12 - Social protest and the construction of a religious ethic  pp. 193-205

Social protest and the construction of a religious ethic

By Rosalind O'Hanlon

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The idea of human rights

Compared with the ideas that had developed within the European Christian tradition, none of the theologies of pre-nineteenth-century Hinduism contained a strong concept of an original human equality. In Christian thought, both catholic and protestant, this equality was a reflection of all men's origins at the hands of their Maker. This absence of any idea of a ‘natural’ order amongst men, in contrast with the humanly contrived order of society, meant that the speculative traditions of Hindu philosophy did not produce a movement of ‘rationalist’ social criticism. Such a movement did develop within the intellectual traditions of Europe from the seventeenth century. Central to it was the notion of ‘human rights’, based on the abstract idea of natural law.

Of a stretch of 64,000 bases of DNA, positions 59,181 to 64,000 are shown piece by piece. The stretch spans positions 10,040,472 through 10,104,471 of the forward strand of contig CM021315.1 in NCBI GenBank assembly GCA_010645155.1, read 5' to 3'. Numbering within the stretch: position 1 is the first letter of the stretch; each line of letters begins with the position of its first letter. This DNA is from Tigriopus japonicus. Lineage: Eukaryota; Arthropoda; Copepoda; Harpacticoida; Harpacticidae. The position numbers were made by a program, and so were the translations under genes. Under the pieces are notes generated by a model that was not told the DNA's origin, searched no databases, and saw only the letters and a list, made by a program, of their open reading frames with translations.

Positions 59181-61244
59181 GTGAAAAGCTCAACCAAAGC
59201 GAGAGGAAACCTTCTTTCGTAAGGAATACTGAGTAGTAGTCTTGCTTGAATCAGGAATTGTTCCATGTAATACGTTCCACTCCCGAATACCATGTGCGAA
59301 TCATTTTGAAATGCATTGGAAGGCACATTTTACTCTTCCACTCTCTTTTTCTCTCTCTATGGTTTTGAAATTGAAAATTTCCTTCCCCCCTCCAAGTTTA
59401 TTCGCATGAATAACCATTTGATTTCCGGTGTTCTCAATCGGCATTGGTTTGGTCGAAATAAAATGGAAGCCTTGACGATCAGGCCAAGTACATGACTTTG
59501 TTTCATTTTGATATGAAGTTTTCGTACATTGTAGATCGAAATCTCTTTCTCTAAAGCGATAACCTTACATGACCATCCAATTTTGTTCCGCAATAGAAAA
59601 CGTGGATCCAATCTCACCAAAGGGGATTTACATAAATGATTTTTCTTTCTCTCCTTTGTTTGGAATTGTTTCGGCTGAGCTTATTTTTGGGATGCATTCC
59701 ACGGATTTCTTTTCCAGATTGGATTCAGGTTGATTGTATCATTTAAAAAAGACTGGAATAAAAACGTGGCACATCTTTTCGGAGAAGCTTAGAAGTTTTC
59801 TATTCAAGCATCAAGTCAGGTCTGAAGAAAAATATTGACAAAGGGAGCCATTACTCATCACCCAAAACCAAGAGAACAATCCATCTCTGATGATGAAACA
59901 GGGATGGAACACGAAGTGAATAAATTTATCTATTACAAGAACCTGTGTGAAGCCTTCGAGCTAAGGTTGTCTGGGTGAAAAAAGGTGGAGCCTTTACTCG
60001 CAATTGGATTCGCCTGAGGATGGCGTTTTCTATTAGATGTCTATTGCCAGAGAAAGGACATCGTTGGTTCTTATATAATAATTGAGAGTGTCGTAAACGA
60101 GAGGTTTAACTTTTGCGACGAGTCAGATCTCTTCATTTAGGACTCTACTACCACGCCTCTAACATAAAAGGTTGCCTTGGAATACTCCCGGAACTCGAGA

Moreover, the tendency to devalue this-worldly life, together with the karmic doctrine that the structure of present society represented the final realisation of religious justice, had a profound effect on the Hindu individual's attitude to his own society. He could not look upon it as an arena for the realisation of social values, such as human equality, whose source was an extra-worldly God. The individual's activity should, rather, take the form of a search for release from all worldly existence.

Phule set out ways in which these attitudes and values might be superseded. The uncompromising claim of a pre-social human equality, deriving from the purposes of an extra-worldly Creator, stood at the centre of his scheme.